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Features of Craftsman Style Homes

Features of Craftsman Style Homes

Built during the 1900s, especially between 1900 and 1930s, and renowned for its simplicity in building and maintenance using locally available raw material, Craftsman style homes are gaining popularity once again. Read everything about what differentiates them from other kinds of houses.
Kevin Mathias
Last Updated: Mar 9, 2018
Craftsman style homes were built in America in the early 1900's during the American Arts and Craft movement. This was a time when the industrial revolution was at its peak and America was witnessing a rapid rise in its middle class population.

These homes are attributed to designers such as Gustav Stickley, Henry Mather Greene, and Charles Sumner Greene. They were all a part of the American Arts and Craft movement, and the Craftsman home became a natural extension to the art and furniture that they then created.

The style of these homes borrows heavily from the bungalow style home which has its origins in India. The British are attributed with designing bungalows in colonial India.
These homes can be recognized by their unique and typical shape. They are usually 1 to 2 stories high and very simple in construction, lacking all the fanciful ornamentation that would be found in other home styles such as Victorian homes.

Typical characters include:

-- Front, side, or cross-gabled, low-pitched roofs
-- Decorative braces / beams under gables
-- Simple doors and small windows grouped into 4 or more
-- Wide overhanging eaves with exposed roof rafters under them
-- Huge front porch with thick square pedestal-like tapered columns supporting them
-- Built with a mixture of locally available materials such as wood and stone
-- Heavy use of wood for building the home and furniture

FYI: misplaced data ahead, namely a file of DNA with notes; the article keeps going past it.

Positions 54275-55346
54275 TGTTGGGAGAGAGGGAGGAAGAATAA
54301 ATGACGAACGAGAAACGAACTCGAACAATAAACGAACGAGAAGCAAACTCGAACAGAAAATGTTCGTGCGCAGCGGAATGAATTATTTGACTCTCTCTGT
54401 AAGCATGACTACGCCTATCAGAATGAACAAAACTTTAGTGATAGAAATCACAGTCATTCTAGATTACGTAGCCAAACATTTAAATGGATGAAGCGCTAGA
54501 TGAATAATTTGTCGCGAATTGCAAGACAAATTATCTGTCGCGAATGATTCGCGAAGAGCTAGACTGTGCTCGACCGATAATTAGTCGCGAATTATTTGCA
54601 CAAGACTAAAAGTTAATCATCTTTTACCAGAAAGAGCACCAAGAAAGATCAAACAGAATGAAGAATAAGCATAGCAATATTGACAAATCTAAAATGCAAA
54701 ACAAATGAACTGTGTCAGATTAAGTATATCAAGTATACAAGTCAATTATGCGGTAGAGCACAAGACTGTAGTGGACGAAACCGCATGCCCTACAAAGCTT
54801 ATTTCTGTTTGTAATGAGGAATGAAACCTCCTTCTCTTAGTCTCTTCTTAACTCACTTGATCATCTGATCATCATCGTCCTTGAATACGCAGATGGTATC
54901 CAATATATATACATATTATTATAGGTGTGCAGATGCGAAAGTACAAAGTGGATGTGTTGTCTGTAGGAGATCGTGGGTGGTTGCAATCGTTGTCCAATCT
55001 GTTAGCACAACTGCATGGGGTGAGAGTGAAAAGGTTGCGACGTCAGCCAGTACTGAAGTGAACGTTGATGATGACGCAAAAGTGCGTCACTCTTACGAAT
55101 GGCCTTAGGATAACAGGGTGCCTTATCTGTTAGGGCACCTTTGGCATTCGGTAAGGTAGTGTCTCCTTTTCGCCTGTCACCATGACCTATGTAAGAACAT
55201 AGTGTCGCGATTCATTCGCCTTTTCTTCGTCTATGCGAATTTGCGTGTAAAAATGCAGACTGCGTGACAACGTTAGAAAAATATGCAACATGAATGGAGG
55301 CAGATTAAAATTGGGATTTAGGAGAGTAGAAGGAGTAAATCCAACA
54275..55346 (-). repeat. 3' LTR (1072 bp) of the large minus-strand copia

-- Cross-members and roof beams usually exposed inside the home
A Craftsman style home is usually built for an entire family and is designed as per the requirements and tastes of that particular family.

Almost all the raw materials used during construction (internal and external) are available locally. Wood that is locally available is used for the home construction, and used internally for staircases, cupboards, furniture, beds, and cabinets. These homes are very strong and require practically no maintenance.

Since this kind of home is uncomplicated and easy to envision, draw, and construct in a short period of time using locally available material, there is a huge cost advantage.
Elements of these Homes
-- Porches - usually full-width with street-side facing gable within its roof line
-- Roof planes - usually gable, hip, and shed configurations
-- Roof-overhangs - usually 2 feet or more, supported by triangulated brackets, supported by exposed beams and rafters
-- Trimwork - usually of almost similar width for rake, and exterior casings
-- Exterior clads - usually of similar or different natural materials that are available locally
-- Columns - thick and heavy, right-angled corners, usually flared downward
-- Foundations - usually masonry used and flared downward
-- Windows - usually small and grouped in numbers of 4 or more
-- Steps and staircases - usually of solid wood
From the Inside
The inside of any Craftsman style home will have a square appearance. Rooms are usually uncluttered and spacious. Ornamentation is either missing or to its bare minimum.

The fireplace is in the living room and usually made of brick and tiles, and framed with symmetric benches or bookshelves. Windows are small and in groups of 4 or more and are made of wood and plain glass or stain-work, allowing the entire home to be well illuminated. Heavy ceiling beams are visible throughout the home.
In a maximum number of these homes, the living room with a fireplace, kitchen, dining area, and storeroom are on the first story, and the bedrooms are located on the second story, connected by an internal wooden staircase.
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